Cocoa Beans

The cocoa bean is the basic raw ingredient in the manufacture of all cocoa products. The beans are converted to chocolate liquor, the primary ingredient from which all chocolate and cocoa products are made. Figure 1 depicts the conversion of cocoa beans to chocolate liquor, and in turn to the chief chocolate and cocoa products manufactured in the United States, ie, cocoa powder, cocoa butter, and sweet and milk chocolate.

Significant amounts of cocoa beans are produced in about 30 different localities. These areas are confined to latitudes 20° north or south of the equator. Although cocoa trees thrive in this very hot climate, young trees require the shade of larger trees such as banana, coconut, and palm for protection.

Fermentation (Curing)

Prior to shipment from producing countries, most cocoa beans undergo a process known as curing, fermenting, or sweating. These terms are used rather loosely to describe a procedure in which seeds are removed from the pods, fermented, and dried. Unfermented beans, particularly from Haiti and the Dominican Republic, are used in the United States.

Commercial Grades

Most cocoa beans imported into the United States are one of about a dozen commercial varieties that can be generally classified as Criollo or Forastero. Criollo beans have a light color, a mild, nutty flavor, and an odor somewhat like sour wine. Forastero beans have a strong, somewhat bitter flavor and various degrees of astringency. The Forastero varieties are more abundant and provide the basis for most chocolate and cocoa for formulations. The main varieties of cocoa beans imported into the United States, usually named for the country or port of origin, are Ivory Coast, Accra (Ghana), Lagos, Nigeria, Fernando Po, and Sierra Leone (from Africa); Bahia (Brazil), Arriba (Ecuador), and Venezuelan (from South America); Malaysia, New Guinea, Indonesia, and Samoa (in the Pacific); and Sanchez (Dominican Republic), Grenada, and Trinidad (in the West Indies).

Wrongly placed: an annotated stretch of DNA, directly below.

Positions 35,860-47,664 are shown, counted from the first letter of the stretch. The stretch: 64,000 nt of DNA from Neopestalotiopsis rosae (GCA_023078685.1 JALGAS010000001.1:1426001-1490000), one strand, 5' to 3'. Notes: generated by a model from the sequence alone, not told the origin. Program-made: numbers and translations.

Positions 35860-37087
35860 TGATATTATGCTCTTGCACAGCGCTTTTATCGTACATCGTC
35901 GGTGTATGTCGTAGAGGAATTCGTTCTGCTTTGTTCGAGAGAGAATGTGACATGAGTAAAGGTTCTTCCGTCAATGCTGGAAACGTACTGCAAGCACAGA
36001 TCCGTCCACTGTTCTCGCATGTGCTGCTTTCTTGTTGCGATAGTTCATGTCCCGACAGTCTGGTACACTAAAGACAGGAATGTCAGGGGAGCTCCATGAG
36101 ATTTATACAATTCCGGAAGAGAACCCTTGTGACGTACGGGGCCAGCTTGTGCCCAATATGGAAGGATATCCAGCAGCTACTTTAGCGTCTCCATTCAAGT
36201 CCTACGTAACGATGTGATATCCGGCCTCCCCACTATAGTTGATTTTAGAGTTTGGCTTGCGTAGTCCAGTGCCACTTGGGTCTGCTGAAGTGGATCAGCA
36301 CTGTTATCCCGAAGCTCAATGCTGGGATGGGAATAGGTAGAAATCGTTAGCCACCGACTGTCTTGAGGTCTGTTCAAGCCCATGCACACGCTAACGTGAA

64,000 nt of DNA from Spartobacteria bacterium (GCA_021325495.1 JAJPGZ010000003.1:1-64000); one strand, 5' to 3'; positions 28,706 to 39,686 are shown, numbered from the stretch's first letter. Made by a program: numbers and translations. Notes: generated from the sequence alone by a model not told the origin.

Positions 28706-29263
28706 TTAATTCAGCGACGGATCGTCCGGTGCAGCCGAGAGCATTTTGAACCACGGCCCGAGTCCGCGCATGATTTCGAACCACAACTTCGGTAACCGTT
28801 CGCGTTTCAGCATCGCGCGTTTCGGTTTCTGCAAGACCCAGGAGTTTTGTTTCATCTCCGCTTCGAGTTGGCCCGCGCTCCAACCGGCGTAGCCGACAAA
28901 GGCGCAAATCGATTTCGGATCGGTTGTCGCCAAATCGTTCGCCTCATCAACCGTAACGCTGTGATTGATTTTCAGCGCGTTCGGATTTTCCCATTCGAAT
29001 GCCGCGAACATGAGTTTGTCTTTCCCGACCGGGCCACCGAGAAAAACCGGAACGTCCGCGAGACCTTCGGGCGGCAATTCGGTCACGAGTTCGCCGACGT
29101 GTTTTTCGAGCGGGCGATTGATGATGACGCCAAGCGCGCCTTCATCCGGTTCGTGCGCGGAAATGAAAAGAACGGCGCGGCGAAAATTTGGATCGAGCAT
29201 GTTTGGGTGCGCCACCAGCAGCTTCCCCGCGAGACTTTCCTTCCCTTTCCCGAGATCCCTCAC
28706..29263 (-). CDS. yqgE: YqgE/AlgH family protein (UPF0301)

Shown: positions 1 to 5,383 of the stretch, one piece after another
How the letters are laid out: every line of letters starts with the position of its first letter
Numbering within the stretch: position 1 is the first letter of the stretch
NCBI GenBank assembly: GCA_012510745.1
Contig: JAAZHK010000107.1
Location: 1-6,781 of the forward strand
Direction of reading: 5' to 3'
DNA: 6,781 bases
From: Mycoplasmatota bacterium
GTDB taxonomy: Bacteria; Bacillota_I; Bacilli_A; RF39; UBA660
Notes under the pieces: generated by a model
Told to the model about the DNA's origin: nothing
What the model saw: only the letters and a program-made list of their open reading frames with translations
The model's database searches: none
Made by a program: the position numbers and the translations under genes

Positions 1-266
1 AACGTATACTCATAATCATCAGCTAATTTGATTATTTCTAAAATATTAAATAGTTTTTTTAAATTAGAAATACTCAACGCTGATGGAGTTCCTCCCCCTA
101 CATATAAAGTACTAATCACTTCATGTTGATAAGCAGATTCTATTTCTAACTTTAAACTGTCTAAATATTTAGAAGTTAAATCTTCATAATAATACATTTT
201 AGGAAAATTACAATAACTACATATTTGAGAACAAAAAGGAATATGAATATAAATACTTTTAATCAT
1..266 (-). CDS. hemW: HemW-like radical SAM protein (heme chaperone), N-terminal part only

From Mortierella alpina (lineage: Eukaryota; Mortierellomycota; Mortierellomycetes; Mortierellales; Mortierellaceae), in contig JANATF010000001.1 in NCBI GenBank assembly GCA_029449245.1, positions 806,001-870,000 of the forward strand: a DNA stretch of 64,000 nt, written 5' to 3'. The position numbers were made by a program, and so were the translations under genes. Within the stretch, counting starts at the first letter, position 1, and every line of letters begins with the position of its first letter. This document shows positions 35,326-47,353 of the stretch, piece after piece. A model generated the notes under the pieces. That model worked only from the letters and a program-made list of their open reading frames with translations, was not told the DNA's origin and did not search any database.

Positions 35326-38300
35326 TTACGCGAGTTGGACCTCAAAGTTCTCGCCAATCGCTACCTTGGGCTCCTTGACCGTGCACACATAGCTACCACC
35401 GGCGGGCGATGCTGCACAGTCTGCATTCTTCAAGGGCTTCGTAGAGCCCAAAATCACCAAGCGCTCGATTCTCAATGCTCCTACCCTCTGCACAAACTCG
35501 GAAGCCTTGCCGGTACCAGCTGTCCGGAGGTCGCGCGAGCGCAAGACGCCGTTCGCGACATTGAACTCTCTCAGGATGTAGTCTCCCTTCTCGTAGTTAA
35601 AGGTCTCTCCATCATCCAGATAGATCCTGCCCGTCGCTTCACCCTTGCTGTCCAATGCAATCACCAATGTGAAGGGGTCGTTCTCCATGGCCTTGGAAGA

Most chocolate and cocoa products consist of blends of beans chosen for flavor and color characteristics.


Worldwide cocoa bean production ranged from 2.3-2.5-million t and cocoa bean production was stagnant between 1988 and 1993. Indonesia was the only country significantly expanding production. Production in Brazil and Malaysia actually dropped.


Worldwide cocoa bean consumption increased by 14% between 1988 and 1993 from approximately 2.1 million t in the 1988-1989 crop year to almost 2.4 million t today. North America and Western Europe increased grind by approximately 26% over this time period, whereas in Russia and Eastern Europe grind dropped by 46%.


Most of the cocoa beans and products imported into the United States are done so by New York and London trade houses. The New York Sugar, Coffee, and Cocoa Exchange provides a mechanism by which both chocolate manufacturers and trade houses can hedge their cocoa bean transactions.

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Making Chocolate 101

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